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God for God's Own Sake

Psalm 27; Genesis 13:1-7, 14-18; Philippians 3:2-12

There are some cool things in all three of these scriptures. One is an answer from a previous post, maybe. On Monday we read in Chronicles that Joab thought it was a bad thing for David to conduct a census and count the people. We didn't know why and my commentary said the text doesn't say why. Here's an answer in Genesis: "I will make your offspring like the dust of the earth; so that if one can count the dust of the earth, your offspring also can be counted." Perhaps Joab thought that the intent of God was for Abram's offspring to be uncountable, and counting proves God hasn't yet delivered on that promise. Perhaps, based on this idea, we shouldn't "Count our blessings," but just enjoy them and trust that they are overflowing and uncountable.

What I love most about the scripture today, though--what makes me want to sing praises for the lectionary--is a couple of moments in Psalm 27. Earlier this week we were looking at Psalm 17, and in Psalm 17 there is a strong sense of petition for vindication: I (the first person of the psalm, David according to the superscription) am righteous and "my feet have not slipped," yet there are enemies who surround me; I have "lips free from deceit," but "with their mouths, they speak arrogantly." The Psalm closes with a positive couplet: "As for me, I shall behold your face in righteousness; when I awake I shall be satisfied, beholding your likeness." I like this last couplet, but it seems that it's all about me (the first person) being right, calling on God for vindication, and being confident that God will provide refuge.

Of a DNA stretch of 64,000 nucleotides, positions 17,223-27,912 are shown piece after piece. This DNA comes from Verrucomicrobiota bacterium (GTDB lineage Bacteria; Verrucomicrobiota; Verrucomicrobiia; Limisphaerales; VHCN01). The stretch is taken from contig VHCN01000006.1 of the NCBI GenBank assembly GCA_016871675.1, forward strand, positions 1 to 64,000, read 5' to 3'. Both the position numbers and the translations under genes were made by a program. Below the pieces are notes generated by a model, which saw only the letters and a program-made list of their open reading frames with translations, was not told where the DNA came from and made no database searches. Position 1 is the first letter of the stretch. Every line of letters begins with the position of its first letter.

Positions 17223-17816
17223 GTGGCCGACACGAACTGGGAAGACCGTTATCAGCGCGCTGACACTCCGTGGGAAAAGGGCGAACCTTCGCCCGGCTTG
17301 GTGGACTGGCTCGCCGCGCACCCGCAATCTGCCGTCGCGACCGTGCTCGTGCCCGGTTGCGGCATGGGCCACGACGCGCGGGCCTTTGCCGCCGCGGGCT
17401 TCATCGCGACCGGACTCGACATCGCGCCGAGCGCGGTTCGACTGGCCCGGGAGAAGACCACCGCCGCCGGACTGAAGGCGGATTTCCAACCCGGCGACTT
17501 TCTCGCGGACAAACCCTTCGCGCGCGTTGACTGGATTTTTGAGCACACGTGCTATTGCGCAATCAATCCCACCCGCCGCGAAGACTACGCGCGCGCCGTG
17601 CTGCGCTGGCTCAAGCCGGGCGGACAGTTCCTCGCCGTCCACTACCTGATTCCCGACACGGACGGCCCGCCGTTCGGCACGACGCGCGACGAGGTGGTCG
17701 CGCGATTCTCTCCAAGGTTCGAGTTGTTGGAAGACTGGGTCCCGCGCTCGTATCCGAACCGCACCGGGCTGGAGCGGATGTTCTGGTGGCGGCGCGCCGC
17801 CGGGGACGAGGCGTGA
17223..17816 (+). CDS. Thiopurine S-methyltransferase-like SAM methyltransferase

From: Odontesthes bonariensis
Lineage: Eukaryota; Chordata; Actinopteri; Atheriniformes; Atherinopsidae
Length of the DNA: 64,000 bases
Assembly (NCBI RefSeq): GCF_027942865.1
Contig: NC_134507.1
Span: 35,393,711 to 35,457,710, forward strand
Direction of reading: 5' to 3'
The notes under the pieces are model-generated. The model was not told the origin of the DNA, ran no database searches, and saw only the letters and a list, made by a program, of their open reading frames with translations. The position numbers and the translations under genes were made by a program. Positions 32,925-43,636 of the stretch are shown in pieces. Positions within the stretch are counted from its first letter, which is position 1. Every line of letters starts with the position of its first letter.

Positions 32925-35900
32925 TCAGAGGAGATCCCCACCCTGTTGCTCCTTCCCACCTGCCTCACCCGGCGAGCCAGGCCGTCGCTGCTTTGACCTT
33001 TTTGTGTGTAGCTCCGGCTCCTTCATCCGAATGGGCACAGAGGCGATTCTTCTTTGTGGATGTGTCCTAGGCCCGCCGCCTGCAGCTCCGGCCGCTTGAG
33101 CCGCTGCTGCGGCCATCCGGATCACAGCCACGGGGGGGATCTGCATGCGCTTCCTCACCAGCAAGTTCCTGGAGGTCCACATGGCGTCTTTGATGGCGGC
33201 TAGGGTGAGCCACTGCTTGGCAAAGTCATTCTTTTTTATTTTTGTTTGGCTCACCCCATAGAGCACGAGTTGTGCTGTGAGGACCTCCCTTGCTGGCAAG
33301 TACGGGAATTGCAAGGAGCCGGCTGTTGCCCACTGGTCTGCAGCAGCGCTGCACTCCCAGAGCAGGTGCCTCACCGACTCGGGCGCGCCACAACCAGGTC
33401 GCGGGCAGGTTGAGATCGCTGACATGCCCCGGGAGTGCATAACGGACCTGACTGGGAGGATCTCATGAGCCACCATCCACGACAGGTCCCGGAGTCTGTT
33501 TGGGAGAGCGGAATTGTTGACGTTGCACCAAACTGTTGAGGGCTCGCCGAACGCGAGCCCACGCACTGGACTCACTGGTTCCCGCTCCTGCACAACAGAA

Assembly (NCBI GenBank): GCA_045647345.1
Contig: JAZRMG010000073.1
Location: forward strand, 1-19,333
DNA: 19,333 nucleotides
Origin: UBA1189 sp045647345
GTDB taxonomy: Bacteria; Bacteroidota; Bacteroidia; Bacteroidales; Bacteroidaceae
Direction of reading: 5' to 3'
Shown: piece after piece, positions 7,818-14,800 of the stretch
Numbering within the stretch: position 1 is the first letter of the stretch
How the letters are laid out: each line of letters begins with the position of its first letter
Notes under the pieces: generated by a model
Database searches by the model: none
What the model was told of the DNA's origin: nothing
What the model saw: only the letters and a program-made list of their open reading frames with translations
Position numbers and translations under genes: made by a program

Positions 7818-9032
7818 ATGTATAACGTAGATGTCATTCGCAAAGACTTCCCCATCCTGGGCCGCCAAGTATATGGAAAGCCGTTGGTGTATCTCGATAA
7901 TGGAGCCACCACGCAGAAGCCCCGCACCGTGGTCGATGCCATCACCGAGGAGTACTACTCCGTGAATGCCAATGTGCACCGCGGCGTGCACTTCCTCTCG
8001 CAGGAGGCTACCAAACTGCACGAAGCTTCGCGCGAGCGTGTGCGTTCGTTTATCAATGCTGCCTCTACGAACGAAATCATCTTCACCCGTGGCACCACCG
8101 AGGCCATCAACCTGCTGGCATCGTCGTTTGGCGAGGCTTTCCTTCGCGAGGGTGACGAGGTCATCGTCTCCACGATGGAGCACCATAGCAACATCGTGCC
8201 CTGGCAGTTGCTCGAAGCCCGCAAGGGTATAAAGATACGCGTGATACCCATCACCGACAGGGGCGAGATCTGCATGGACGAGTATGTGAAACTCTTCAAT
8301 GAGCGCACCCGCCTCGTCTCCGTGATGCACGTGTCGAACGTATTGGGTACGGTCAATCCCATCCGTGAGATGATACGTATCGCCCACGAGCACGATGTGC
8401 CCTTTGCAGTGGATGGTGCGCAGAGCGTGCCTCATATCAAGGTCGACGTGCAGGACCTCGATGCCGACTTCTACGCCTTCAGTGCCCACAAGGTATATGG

Today's psalm, Psalm 27, has moments, though where all that conditionality is transcended. In spots, there's no connection between the psalmist (also David, by the superscription) and the vindication, between the righteousness of the psalmist and God providing refuge. Like in verse 4: "One thing I asked of the Lord, that will I seek after: to live in the house of the Lord all the days of my life, to behold the beauty of the Lord, and to inquire in his temple." Again, in verses 8 & 9: "'Come,' my heart says, 'seek his face!' Your face, Lord, do I seek. Do not hide your face from me." I love these moments of pure adoration of God for God's own sake. I love that the thing the psalmist wants is the beauty of the Lord, to see God's face. I love that the pure experience (visual, in this case) of God is the only motivation.

Paul does this a little in Philippians, too: "I regard everything as loss because of the surpassing value of knowing Christ Jesus my Lord." Jesus, only Jesus. No call for reward, no requirement of keeping myself righteous--all that follows ("Not that I have already obtained this or have already reached the goal; but I press on to make it my own"), but the goal itself is just Jesus. The rest is grateful response because, as Paul says, "Christ Jesus has made me his own."